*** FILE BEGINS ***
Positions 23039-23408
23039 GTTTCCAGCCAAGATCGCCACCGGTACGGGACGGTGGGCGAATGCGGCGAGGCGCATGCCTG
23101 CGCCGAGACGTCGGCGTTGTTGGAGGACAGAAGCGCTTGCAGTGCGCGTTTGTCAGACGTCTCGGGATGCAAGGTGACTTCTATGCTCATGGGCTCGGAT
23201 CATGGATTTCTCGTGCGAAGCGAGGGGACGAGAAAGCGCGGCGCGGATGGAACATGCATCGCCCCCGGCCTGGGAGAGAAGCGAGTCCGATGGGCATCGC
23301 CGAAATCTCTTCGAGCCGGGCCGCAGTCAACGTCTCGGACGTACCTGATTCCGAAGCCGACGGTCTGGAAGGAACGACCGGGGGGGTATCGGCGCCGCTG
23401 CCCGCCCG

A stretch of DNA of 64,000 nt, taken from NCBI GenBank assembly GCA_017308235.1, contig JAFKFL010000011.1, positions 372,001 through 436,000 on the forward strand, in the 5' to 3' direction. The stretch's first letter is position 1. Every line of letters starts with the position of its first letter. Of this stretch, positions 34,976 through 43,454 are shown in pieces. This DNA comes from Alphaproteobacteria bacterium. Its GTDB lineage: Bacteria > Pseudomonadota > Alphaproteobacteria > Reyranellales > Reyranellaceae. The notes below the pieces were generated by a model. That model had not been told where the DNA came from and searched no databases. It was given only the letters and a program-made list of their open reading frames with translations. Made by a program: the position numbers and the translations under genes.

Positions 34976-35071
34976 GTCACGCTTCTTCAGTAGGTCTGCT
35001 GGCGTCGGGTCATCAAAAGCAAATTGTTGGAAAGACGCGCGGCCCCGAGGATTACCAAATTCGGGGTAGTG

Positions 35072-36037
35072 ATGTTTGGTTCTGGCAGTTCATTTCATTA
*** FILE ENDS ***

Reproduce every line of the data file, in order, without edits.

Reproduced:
Positions 23039-23408
23039 GTTTCCAGCCAAGATCGCCACCGGTACGGGACGGTGGGCGAATGCGGCGAGGCGCATGCCTG
23101 CGCCGAGACGTCGGCGTTGTTGGAGGACAGAAGCGCTTGCAGTGCGCGTTTGTCAGACGTCTCGGGATGCAAGGTGACTTCTATGCTCATGGGCTCGGAT
23201 CATGGATTTCTCGTGCGAAGCGAGGGGACGAGAAAGCGCGGCGCGGATGGAACATGCATCGCCCCCGGCCTGGGAGAGAAGCGAGTCCGATGGGCATCGC
23301 CGAAATCTCTTCGAGCCGGGCCGCAGTCAACGTCTCGGACGTACCTGATTCCGAAGCCGACGGTCTGGAAGGAACGACCGGGGGGGTATCGGCGCCGCTG
23401 CCCGCCCG

A stretch of DNA of 64,000 nt, taken from NCBI GenBank assembly GCA_017308235.1, contig JAFKFL010000011.1, positions 372,001 through 436,000 on the forward strand, in the 5' to 3' direction. The stretch's first letter is position 1. Every line of letters starts with the position of its first letter. Of this stretch, positions 34,976 through 43,454 are shown in pieces. This DNA comes from Alphaproteobacteria bacterium. Its GTDB lineage: Bacteria > Pseudomonadota > Alphaproteobacteria > Reyranellales > Reyranellaceae. The notes below the pieces were generated by a model. That model had not been told where the DNA came from and searched no databases. It was given only the letters and a program-made list of their open reading frames with translations. Made by a program: the position numbers and the translations under genes.

Positions 34976-35071
34976 GTCACGCTTCTTCAGTAGGTCTGCT
35001 GGCGTCGGGTCATCAAAAGCAAATTGTTGGAAAGACGCGCGGCCCCGAGGATTACCAAATTCGGGGTAGTG

Positions 35072-36037
35072 ATGTTTGGTTCTGGCAGTTCATTTCATTA